[Chih-Horng Kuo] Effects of a plant growth-promoting rhizobacterium on tomato production and soil microbiota in organic farming

Lee et al., 2022 Frontier in Microbiology

Figure legend. The research work flow, result, and proposed mechanism of this study on the effect of a plant growth-promoting rhizobacterium Rhodopseudomonas palustris PS3 on tomato production under organic farming system.

Plant growth-promoting rhizobacteria (PGPR) are microorganisms that promote plant health and play a critical role in sustainable agriculture. As a PGPR, Rhodopseudomonas palustris strain PS3, when applied as a microbial inoculant, exhibited beneficial effects on a variety of crops. In this new study, the research team investigated the effects of PS3 on tomato growth, soil properties, and soil microbiota composition in an organic field. The results demonstrated that PS3 inoculation significantly improved the yield of marketable tomato fruit (37%) and the postharvest quality (e.g., sweetness, taste, vitamin C, total phenolic compounds, and lycopene). Additionally, soil nutrient availability (35–56%) and enzymatic activities (13–62%) also increased. Furthermore, several bacterial genera known to be associated with nutrient cycling had higher relative abundances, and these findings from field experiments could be validated in pot experiments. Taken together, this study provided novel knowledge regarding this PGPR, and further demonstrated the value of PGPR in sustainable agriculture.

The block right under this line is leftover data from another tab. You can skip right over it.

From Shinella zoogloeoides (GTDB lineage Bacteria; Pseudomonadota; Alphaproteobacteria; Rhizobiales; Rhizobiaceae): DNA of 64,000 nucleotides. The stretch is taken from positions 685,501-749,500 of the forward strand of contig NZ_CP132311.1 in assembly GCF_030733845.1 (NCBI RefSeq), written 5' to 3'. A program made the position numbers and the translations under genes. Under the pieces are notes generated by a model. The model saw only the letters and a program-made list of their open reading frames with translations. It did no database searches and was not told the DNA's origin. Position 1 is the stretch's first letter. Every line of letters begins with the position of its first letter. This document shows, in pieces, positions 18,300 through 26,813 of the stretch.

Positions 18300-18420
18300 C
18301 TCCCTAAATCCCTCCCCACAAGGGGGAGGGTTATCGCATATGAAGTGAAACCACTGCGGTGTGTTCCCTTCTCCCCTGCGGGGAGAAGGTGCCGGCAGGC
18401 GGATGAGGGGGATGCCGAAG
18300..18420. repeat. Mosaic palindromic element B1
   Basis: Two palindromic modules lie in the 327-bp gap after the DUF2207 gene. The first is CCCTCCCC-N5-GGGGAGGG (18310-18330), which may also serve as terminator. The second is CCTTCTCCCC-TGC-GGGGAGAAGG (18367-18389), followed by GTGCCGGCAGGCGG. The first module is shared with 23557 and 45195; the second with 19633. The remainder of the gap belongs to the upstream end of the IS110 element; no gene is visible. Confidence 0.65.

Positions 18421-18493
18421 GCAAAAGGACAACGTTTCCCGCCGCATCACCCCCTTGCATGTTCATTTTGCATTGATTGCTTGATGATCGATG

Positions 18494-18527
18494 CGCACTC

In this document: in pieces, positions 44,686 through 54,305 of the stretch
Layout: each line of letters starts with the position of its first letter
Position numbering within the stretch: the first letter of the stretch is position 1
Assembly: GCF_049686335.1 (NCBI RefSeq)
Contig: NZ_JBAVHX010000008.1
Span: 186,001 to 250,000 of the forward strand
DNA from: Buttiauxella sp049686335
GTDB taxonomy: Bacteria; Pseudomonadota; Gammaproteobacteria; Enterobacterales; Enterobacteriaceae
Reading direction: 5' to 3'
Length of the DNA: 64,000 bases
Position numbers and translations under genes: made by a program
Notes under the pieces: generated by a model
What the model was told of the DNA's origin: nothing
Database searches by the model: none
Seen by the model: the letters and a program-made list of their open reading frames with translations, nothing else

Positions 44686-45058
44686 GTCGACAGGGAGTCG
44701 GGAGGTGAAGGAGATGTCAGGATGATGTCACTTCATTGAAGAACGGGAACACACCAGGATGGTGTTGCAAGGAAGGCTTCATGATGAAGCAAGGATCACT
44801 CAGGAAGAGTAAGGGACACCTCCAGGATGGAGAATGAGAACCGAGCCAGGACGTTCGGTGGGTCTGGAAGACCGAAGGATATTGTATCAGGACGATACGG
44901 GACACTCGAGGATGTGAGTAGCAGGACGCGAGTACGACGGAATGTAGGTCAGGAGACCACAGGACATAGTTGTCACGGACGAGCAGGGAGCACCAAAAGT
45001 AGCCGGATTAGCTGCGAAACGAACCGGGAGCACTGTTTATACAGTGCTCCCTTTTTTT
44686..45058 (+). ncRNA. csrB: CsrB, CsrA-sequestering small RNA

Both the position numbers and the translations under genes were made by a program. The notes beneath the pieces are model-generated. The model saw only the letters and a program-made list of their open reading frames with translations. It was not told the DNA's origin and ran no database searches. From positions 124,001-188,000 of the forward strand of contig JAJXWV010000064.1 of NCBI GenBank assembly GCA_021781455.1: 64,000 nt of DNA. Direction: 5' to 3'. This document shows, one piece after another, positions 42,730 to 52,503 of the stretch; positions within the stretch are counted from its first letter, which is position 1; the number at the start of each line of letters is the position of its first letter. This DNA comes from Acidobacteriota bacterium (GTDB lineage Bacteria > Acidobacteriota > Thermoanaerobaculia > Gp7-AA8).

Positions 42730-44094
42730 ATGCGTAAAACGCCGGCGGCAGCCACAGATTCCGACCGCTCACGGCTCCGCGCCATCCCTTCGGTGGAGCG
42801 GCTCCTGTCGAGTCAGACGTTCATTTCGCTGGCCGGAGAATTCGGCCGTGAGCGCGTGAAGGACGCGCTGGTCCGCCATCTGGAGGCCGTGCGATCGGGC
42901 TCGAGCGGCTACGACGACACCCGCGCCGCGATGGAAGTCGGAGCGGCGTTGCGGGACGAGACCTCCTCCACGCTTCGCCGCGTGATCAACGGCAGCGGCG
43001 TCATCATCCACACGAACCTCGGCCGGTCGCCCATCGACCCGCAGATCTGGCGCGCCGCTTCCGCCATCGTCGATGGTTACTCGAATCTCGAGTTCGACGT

This study was published in Frontiers in Microbiology. The research team was led by Prof. Chi-Te Liu (Institute of Biotechnology, National Taiwan University) and Dr. Chih-Horng Kuo (Institute of Plant and Microbial Biology, Academia Sinica), and involved collaborators from the Department of Agronomy and the Department of Agricultural Chemistry at the National Taiwan University.

Lee SK, Chiang MS, Hseu ZY, Kuo CH*, Liu CT* (2022) A photosynthetic bacterial inoculant exerts beneficial effects on the yield and quality of tomato and affects bacterial community structure in an organic field. Frontiers in Microbiology 13:959080.